n Prentice over at Gartner has posted an interesting blog article called "Open Source's Dying Narrative." While I don't quite get the title, it's an insightful piece about how open source has attracted attention and (gasp) money from venture capitalists and large software vendors in order to become a bigger part of the software industry.
Prentice dispels the romantic myth of the "fiercely independent geek-heroes" toiling away on open source, presumably without a worry about how they will make a living. I think the most important observation Prentice makes is that open source continues to get stronger:
And its doing so because it is becoming an integral component of modern software businesses. Gartner has been predicting that by 2011, at least 80% of all commercial software solutions will include elements of open source. That prediction is based on our observation that nearly all software vendors are finding ways to weave Open Source Software within, and around, their core offerings. Its becoming quite common to find open source software that is tightly bound to some proprietary component either other software or vendor-specific service offerings...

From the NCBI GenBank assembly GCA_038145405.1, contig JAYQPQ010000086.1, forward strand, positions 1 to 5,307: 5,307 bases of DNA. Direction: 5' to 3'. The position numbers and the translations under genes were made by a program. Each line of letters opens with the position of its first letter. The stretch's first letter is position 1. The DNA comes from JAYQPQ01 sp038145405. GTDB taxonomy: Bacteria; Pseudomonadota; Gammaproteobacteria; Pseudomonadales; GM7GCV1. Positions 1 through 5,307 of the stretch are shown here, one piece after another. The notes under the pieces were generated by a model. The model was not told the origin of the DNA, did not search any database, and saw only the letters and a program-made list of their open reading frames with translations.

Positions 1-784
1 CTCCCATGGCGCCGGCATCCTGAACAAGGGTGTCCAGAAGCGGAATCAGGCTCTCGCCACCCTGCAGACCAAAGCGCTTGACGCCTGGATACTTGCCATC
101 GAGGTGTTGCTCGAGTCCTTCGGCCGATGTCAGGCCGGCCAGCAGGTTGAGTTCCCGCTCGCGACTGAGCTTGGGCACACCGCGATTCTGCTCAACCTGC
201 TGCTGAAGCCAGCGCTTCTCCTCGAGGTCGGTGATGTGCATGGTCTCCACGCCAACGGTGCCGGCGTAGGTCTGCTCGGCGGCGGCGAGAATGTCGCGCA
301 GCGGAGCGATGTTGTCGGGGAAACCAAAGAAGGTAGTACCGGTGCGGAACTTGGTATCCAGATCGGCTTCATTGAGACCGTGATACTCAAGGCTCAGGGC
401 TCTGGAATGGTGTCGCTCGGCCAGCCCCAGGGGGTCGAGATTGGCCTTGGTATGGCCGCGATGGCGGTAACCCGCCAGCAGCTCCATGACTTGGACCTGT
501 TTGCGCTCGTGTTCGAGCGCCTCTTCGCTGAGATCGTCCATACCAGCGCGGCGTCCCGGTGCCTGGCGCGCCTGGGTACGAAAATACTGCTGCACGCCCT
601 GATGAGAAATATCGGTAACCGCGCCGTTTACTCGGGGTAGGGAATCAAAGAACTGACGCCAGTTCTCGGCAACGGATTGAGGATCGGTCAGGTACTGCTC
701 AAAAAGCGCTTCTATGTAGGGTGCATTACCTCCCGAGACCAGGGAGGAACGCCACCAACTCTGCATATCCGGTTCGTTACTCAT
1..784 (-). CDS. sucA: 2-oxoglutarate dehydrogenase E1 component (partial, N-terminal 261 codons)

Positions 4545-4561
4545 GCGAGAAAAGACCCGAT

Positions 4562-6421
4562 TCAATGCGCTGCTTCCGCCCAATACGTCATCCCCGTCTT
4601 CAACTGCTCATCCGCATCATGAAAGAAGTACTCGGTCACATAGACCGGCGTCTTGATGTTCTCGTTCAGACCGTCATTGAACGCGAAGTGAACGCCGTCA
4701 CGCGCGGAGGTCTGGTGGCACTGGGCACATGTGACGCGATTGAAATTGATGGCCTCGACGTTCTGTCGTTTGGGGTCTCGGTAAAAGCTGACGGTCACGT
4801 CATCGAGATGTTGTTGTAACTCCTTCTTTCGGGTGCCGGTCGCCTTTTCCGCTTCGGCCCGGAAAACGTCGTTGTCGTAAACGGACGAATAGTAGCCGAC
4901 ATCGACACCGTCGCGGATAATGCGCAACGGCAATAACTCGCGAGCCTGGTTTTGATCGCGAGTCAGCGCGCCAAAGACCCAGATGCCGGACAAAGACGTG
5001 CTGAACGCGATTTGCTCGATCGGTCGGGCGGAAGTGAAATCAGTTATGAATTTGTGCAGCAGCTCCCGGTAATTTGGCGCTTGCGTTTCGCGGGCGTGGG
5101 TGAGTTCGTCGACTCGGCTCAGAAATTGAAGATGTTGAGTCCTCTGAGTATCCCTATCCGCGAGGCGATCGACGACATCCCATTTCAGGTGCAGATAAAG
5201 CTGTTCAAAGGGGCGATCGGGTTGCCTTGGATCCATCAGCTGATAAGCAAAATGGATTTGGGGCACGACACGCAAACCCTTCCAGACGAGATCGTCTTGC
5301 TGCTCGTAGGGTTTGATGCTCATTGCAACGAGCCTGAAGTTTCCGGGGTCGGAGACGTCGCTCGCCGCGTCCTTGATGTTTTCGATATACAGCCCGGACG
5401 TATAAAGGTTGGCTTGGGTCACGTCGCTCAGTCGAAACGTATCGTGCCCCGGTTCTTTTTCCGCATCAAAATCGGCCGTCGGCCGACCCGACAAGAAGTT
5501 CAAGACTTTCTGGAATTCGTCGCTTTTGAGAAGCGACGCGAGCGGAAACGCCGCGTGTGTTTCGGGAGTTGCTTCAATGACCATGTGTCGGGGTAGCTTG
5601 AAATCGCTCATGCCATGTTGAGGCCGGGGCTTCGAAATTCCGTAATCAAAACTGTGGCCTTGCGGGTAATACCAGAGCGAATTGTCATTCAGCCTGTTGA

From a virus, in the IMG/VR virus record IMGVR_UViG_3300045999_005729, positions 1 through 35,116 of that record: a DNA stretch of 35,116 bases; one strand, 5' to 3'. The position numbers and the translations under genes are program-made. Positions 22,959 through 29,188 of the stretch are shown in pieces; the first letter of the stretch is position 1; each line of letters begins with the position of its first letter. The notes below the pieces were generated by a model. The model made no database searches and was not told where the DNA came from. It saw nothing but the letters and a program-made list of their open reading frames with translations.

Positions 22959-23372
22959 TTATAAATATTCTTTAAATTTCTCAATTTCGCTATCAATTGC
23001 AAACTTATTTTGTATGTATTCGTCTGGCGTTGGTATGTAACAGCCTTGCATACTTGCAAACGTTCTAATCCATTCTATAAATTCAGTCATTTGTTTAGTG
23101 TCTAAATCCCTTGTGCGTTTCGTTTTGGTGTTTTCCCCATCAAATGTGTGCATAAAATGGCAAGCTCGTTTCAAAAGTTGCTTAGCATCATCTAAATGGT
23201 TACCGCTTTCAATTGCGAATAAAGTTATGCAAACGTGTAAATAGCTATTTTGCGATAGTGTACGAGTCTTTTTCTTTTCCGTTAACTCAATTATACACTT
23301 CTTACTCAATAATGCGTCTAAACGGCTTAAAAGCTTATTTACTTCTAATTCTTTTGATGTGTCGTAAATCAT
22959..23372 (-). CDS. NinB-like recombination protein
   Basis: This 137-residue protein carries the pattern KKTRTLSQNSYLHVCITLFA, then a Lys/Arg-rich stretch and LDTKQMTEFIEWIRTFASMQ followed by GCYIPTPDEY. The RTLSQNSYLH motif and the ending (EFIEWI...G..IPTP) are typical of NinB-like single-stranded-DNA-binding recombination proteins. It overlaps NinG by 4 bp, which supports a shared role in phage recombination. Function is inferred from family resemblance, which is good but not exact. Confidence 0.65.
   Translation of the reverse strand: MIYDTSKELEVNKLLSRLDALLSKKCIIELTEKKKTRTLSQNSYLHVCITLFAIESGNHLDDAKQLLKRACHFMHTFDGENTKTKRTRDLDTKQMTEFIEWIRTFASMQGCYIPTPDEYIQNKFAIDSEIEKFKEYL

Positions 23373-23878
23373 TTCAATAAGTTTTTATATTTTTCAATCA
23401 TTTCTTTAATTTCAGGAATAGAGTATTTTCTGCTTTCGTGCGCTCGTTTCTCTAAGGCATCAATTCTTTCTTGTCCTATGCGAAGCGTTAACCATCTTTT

The fundamental principle upon which this aging narrative has been crafted that Open Source sits in juxtaposition to proprietary software rather than being connected with it on a continuum is today a false dichotomy.